and passing Camelford and Bodmin, falls into the Bristol Chanpel at Padstow: the Fal rises at a short distance from the Roach Rocks, near the centre of the county; near Grampound becomes a considerable river, and, while one of its branches extends to Truro, the main stream pursues a southerly direction, forming the capacious reservoir called Carreg Rode, and
entering the Channel at Falmouth: the Loe, and the Hel, have their source among the hills near Helstone; the former falls into Mount's Bay, and the latter into Falmouth Harbour: thé Hayl, after a short course, forms a noble estuary, and joins the Bristol Channel in St. Ives' Bay: the Lynħer passes near Callington, and falls into the Tamar: and the Looe is composed of two branches, which unite in one stream, and enter the British Channel, between the towns of East and West Looe.
The ancient language of Cornwall, though no longer spoken, or even understood in the county, is still in some measure preserved in the names of many of its towns, mountains, rivers, and other natural objects; and the technical terms used in mining, husbandry, fishing, and the other occupations of the inhabitants, are chiefly derived from the same source: it was a dialect of the language once common to the whole island, from which the Welsh and the Armoric are also derived. Down to the period of the Reformation it was in common use throughout the county; but the Protestant clergy teaching the people to read (the Lord's Prayer, Creed, &c. in English, it fell gradually into disuse; and although, about a century afterwards, it was still necessary to preach to the elder people in the Cornish language, another century had so completely obliterated it, that about 1768, but one old woman was found, who spoke it, although it must be evident that she was understood by others.
This county forms part of the diocese of Exeter, and is included in the Western Circuit; the Assizes are held alternately at Launceston and at Bodmio. It contributes 640 men to the national militia; and is under the immediate jurisdiction of the King's eldest son, who immediately after his birth becomes Duke of Cornwall, and is invested with the power of appointing the Lord Lieutenant, Sheriffs, Chancellor, Attorney and Solicitor-General, and other officers; with a Lord Warden and Vice Warden of the Stannaries, who, by their assistants, hold Stannary Courts for the decision of all matters connected with the mines, from the duty on stamping the product of which, arises the greater part of the revenue attached to the Dukedom.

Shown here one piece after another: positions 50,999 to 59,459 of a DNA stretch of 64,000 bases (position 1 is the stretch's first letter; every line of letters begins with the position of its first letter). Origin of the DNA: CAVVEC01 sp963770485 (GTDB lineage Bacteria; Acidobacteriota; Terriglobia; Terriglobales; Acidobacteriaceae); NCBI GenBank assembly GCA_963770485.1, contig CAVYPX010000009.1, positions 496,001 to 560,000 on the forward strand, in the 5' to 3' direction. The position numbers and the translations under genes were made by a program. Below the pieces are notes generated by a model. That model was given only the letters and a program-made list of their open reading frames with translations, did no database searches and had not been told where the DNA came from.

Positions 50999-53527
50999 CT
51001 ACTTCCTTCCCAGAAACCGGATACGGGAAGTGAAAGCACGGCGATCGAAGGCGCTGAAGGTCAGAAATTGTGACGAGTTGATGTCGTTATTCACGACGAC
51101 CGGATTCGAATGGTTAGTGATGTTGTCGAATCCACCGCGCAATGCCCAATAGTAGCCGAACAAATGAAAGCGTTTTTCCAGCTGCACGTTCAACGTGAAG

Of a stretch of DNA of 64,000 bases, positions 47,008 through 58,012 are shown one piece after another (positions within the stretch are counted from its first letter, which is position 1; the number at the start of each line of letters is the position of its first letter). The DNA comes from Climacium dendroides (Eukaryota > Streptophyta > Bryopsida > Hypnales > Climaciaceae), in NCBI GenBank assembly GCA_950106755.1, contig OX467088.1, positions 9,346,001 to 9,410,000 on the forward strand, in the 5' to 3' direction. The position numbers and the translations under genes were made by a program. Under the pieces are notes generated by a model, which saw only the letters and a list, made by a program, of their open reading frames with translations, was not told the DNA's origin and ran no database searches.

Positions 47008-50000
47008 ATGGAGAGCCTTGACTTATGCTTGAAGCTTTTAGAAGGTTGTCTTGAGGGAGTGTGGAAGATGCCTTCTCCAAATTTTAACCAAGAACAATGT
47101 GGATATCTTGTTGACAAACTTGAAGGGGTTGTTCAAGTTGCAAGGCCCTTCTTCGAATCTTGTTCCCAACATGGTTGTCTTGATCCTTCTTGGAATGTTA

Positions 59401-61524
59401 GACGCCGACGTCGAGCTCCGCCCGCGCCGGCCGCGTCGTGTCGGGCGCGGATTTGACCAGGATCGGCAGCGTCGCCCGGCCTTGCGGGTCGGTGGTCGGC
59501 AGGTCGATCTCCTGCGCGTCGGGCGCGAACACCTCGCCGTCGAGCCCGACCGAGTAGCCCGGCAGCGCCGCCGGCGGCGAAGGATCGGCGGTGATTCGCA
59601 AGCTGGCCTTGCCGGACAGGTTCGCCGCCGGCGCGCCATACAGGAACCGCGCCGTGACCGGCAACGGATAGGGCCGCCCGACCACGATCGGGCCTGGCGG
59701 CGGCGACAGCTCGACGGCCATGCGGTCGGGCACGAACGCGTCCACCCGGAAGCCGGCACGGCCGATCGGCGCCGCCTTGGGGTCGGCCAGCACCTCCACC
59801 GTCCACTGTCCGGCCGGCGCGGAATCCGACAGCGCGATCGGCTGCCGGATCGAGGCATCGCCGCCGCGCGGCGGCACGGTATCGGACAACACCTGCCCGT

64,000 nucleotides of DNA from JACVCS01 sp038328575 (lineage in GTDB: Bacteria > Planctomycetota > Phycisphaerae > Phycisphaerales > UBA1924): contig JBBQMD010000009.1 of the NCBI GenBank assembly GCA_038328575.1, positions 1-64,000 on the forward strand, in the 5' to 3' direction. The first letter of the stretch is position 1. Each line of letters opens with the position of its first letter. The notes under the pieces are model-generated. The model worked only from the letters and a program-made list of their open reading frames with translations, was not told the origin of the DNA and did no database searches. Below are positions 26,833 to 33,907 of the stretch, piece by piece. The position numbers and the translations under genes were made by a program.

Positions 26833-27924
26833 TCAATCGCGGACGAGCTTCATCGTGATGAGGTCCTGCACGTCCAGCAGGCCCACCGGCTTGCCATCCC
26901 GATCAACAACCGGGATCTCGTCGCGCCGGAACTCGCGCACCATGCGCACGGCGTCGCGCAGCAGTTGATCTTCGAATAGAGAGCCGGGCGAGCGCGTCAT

HISTORY OF THE COUNTY.
THE earliest inhabitants of this district, of whom we have any account, are three tribes, called by the classical historians, Cimbri, Cornabii, and Danmonii, of whom the first two were subdued by the latter previously to the invasion by Cæsar. Before this period, however, an extensive traffic, principally in tiu, was carried on with the natives by the Carthagi. nians, who were so sensible of the great advantages of this trade, that they used the utmost precautions to conceal it from other nations: the inhabitants are described by Strabo as “a sober and civilized people, who wore long black garments, reaching to their ancles, girt round the middle, and bearing long
* The Honourable Daines Barrington published an account of his interview with this woman, whose name was Dolly Pentreath, and who sold fish at Mevagizzey;
his object in the inquiry was to ascertain the identity of the Cornish and Welsh languages.